The most important thing about recovery for any addict is to focus on themselves. They must get an understanding of the issues behind their addiction, not be afraid to ask for help or make mistakes, and take recovery one day at a time.
If you or someone you know is suffering from addiction, please contact a professional for help. The quicker it is treated, the higher the chances for a successful recovery.
This article is the sole property of "The Cabin", they are its original authors.

Saturday, September 13, 2014

Perfectionists and Addiction:What is the Connection? (part I)

While perfectionists may often be successful in their careers, they are often unhappy in many other parts of their lives - and that can lead to substance abuse and addiction issues.

Some people take on a pompous tone when telling people what perfectionists they are. However, a true perfectionist – as opposed to a high achiever – will often view their perfectionism as a curse. And many will develop a drug or alcohol dependence because of it.
When it comes to being a high achiever, there is no doubt that it has its benefits. These people set attainable goals of a high standard, and set out to achieve them while typically enjoying their journey along the way. While they will still, of course, be disappointed if they don't reach their goal – they typically bounce back quickly and try again. Most successful people would be considered high achievers. A perfectionist on the other hand, will set goals so high that they often fail – or go through great pains and make many sacrifices (such as health, family, social life, etc.) in order to obtain these goals. The end result, not the journey, is the only thing that matters. And when they do achieve their goals, they can often only see the tiny imperfections where they might have done better, instead of being happy and proud that they achieved such a great feat.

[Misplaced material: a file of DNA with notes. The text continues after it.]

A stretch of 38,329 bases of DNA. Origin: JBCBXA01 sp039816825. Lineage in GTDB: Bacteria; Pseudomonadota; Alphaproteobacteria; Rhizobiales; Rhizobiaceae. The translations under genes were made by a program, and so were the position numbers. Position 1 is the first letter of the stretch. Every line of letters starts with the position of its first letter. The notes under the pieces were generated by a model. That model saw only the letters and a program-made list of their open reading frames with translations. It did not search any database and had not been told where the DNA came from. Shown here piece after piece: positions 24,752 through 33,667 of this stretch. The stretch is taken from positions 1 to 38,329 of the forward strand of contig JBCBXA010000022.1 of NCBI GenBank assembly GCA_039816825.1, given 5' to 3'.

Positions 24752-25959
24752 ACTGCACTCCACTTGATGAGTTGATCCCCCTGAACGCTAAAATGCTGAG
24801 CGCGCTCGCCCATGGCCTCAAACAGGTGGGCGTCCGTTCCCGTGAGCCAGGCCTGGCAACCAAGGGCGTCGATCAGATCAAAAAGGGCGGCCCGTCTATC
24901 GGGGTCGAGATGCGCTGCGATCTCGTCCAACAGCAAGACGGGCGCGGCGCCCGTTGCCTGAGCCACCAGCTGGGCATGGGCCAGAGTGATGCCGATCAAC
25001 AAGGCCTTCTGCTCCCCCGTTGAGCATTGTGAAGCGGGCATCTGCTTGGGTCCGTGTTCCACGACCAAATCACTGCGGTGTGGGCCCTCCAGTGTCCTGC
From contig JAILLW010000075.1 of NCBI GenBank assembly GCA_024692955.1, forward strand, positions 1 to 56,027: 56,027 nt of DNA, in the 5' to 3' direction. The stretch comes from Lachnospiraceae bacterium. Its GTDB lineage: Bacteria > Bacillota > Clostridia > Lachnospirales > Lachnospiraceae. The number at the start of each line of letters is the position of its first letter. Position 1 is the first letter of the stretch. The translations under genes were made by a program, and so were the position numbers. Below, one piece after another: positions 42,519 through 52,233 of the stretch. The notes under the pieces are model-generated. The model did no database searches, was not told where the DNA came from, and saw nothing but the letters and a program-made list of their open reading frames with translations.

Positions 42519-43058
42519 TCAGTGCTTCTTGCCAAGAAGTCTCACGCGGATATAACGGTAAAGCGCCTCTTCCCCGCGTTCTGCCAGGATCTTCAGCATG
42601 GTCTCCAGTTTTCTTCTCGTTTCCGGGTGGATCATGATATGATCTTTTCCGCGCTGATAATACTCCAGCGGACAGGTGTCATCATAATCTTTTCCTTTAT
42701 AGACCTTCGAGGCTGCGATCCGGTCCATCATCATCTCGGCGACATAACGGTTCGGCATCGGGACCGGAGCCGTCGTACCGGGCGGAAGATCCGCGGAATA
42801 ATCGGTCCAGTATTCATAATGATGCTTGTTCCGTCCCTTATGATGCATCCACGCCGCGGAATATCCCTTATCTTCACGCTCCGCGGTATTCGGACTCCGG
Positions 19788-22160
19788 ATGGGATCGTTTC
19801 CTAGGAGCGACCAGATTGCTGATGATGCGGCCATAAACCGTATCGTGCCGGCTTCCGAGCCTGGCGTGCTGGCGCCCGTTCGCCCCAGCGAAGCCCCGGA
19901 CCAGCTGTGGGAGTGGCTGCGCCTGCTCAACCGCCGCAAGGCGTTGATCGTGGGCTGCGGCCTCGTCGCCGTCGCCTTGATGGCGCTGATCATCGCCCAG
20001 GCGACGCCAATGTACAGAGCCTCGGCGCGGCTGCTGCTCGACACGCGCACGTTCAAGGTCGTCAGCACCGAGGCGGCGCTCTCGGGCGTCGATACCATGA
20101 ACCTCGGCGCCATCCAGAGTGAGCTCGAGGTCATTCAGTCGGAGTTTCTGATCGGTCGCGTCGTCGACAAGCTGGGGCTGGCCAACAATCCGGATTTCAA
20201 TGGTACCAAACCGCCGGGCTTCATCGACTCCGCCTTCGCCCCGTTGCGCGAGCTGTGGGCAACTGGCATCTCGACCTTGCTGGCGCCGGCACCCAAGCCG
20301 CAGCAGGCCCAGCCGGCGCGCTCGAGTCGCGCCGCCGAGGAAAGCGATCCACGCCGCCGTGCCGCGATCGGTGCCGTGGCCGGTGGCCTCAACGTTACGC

When a perfectionist fails to achieve the perfection they strive for, (let's face it – nobody or nothing is perfect) it can lead to bouts of depression, anxiety, and loss of self-worth. For these people, achieving their goals is everything and failing in them is horrifying. Their struggle for perfection will also make them feel alienated from others and alone.

The fear of making mistakes – and not measuring up to self-made perfect standards – can also
create severe and chronic anxiety. Anxiety, depression, alienation and loneliness are all feelings that often go hand-in-hand with addiction. After years of self-bullying, trying to be and do all things perfect, many perfectionists feel so beat down, that they try to drown out these feelings with alcohol and drugs.
Of course, self-medicating these issues is only going to cause more trouble in the long-run. As the user abuses substances on a more frequent basis to drown out the pain, the brain itself forgets how to deal with these emotions in its own way – and becomes dependent on the substance.

Asking for help as a perfectionist

For most true perfectionists, there are two (sometimes subconscious) rules to live by:

1.  Strive only for perfection – anything even slightly less is not good enough

2. Do not ask for help, as asking for help is a sign of weakness

Because of this, perfectionists are often the last people to ask for help when they become addicted. Denial is a huge part of any addiction, but for a perfectionist it can be even stronger. They can't and simply won't believe that they could possibly not be in control of a part of their life. If they are lucky, some may manage to get sober once on their own, through sheer determination of showing their own power. However, it usually leads straight into a relapse as they have not received any guidance in how to handle the inner demons that were causing them to use in the first place – and which are likely the driving force behind the relapse as well.

New Delhi-based addictions counselor, Mr. Neil Paul, commented in an article that “The patients I treat are highly successful in the external aspects of their lives – they are wealthy, powerful, incredibly smart and often household names. Their demand for perfection has enabled them to excel in traditional notions of success, but turns against them when they need to resource the compassion for and acceptance of their humanness that will enable them to succeed as recovering women and men living in an imperfect world”.

Perfectionists and Addiction (part II), will address the difficulties of recovery as a perfectionist, and how to make it through successfully.If you or someone you know is struggling with perfectionism and/or addiction, contact a professional for guidance.

This article is the sole property of "The Cabin", they are its original authors.